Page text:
Congressional debate focuses on seniors issues

By SUSANNA RAY

Herald Writer

EVERETT — Prescription drugs and Social Security dominated the first major debate in Snohomish County between the 2nd Congressional District candidates Monday night.

That may be because of who sponsored it — AARP and the Snohomish County Council on Aging — but those topics have also been top campaigning issues for Rick Larsen and John Koster.

The two apparently took good notes from the first presidential debate earlier this month.

Unlike George W. Bush and Al Gore, Larsen and Koster dressed in markedly different outfits — Larsen wore a light brown ensemble and Koster was attired in a dark suit and burgundy shirt. They also were polite to each other, avoiding audible sighs or disparaging rolls of the eyes.

And, for the most part, they stayed within the time limits, although Larsen did talk a bit long on two occasions.

They agreed on quite a bit.

Both believe the Canadian health care system should not be a model for the United States; both said they would vote to repeal the tax on Social Security benefits, put into place by the Clinton/Gore administration; neither would support raising the age of eligibility for Medicare; both support access to in-home health care on an equal basis with nursing home care; and both believe Bill Gates should qualify for Social Security benefits.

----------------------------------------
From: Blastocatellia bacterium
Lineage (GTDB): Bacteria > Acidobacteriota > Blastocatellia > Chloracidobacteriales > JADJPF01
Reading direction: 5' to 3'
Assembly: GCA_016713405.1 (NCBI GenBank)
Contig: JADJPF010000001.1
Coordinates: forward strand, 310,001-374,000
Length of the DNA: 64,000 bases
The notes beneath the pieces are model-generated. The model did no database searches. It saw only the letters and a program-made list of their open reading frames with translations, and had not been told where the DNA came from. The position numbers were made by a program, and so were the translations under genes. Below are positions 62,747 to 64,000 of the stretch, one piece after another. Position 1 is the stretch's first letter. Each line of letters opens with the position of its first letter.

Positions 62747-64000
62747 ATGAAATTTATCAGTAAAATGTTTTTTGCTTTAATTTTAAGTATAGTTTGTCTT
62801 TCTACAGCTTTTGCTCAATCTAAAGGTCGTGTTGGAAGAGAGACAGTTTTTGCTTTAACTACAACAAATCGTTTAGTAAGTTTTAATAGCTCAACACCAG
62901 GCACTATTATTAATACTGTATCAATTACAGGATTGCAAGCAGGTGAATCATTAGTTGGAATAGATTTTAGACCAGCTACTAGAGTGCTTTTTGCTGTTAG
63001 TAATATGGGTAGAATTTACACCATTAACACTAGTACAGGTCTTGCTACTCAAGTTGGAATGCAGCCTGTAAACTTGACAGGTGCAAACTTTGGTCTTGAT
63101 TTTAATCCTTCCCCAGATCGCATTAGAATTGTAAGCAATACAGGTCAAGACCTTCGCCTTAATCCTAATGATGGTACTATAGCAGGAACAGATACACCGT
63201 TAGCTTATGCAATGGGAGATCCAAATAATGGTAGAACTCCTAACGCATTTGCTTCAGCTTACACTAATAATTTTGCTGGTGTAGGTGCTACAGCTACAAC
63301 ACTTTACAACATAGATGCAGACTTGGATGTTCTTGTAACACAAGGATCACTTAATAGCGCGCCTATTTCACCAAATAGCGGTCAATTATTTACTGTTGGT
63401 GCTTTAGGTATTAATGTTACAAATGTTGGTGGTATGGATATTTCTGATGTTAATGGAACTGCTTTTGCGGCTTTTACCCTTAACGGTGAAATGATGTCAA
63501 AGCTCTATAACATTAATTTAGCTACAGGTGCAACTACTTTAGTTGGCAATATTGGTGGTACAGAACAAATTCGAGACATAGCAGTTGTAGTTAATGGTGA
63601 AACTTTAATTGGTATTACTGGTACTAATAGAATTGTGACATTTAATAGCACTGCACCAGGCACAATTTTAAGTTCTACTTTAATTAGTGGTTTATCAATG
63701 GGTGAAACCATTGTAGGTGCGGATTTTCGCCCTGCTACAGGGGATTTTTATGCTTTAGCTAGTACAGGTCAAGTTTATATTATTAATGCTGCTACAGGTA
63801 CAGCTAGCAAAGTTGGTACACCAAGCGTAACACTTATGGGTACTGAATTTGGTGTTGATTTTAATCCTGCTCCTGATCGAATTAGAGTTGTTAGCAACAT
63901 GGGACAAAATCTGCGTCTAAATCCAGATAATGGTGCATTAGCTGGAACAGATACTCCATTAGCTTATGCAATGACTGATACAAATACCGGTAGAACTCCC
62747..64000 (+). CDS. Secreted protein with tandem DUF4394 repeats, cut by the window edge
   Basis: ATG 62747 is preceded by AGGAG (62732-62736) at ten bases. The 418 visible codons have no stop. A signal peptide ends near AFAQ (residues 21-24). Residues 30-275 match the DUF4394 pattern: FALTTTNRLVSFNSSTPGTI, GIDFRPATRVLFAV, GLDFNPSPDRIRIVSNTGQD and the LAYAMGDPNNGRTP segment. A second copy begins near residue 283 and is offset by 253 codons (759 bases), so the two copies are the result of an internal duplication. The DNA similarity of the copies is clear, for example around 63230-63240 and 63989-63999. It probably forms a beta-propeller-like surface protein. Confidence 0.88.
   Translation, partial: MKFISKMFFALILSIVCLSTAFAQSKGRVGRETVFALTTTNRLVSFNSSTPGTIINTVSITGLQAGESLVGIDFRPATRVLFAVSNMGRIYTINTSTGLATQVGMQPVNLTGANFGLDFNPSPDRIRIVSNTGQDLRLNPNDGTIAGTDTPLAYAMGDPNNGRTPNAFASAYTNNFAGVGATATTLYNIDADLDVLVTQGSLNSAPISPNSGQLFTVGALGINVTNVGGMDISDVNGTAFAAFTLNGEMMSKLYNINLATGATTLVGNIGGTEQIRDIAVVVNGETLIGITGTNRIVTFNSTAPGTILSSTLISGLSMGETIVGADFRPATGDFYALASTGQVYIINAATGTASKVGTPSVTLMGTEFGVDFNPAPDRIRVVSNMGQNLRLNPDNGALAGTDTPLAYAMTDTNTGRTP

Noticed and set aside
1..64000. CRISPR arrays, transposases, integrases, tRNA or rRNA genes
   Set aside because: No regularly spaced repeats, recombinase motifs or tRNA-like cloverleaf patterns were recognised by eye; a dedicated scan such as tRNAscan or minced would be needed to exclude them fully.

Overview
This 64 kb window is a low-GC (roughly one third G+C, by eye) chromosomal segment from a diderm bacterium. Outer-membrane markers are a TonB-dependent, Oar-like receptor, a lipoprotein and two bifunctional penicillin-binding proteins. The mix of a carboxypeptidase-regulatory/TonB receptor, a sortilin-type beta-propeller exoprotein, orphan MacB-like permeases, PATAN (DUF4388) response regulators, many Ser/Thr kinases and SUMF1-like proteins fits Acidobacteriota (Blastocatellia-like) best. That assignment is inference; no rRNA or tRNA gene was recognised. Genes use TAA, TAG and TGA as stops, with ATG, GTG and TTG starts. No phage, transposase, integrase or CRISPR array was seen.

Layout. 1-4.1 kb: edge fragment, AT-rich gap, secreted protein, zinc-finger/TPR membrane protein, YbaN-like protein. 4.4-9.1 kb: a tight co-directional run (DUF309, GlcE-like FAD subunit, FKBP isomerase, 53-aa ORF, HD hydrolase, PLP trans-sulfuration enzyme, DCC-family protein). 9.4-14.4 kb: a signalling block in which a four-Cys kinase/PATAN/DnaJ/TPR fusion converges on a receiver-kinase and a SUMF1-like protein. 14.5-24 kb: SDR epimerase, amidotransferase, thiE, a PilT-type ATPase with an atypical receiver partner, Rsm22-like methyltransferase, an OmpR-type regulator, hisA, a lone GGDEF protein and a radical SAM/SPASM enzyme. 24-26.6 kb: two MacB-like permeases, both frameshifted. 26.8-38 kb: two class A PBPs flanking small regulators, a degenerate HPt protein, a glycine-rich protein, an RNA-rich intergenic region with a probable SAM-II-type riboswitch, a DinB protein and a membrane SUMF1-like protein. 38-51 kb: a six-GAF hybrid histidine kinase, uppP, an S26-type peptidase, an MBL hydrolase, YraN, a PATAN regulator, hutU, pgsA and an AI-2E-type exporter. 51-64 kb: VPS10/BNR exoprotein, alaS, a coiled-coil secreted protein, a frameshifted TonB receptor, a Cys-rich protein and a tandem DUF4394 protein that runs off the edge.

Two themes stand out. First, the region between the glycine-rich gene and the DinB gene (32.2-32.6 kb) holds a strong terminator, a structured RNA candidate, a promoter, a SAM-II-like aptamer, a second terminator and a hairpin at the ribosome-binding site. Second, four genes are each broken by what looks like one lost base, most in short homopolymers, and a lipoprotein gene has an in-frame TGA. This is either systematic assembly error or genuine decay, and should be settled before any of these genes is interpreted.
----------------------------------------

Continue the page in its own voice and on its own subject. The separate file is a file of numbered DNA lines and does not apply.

"If you pay into Social Security, you should get the benefits out of Social Security," Larsen said.

The major disagreement of the evening was over the connection between the nation’s surplus, the faltering Social Security system and the lack of prescription drug benefits for seniors.

Larsen, a Democratic Snohomish County councilman from Lake Stevens, told the audience of about 100 that he wants to use part of the projected surplus to pay down the national debt. Then he’d like to put the interest savings in a protected Social Security trust fund and use part of the remaining surplus to provide prescription drug benefits for all seniors, regardless of their income.

That’s too much government for Koster, a Republican state representative from Arlington. He’d rather give some of the surplus back to taxpayers in the form of tax cuts, then reform Social Security by partially privatizing it and putting some of the funds in a protected lockbox

And he’d like to pay for prescription drug benefits for low-income seniors only by streamlining Medicare through privatization, which he said would lower costs through competition.

The 1 1/2-hour debate was moderated by Ed Bremer, director of Everett radio station KSER 90.7 FM.

Voting could start as early as this week. Absentee ballots for the Nov. 7 general election will be available as of Wednesday.

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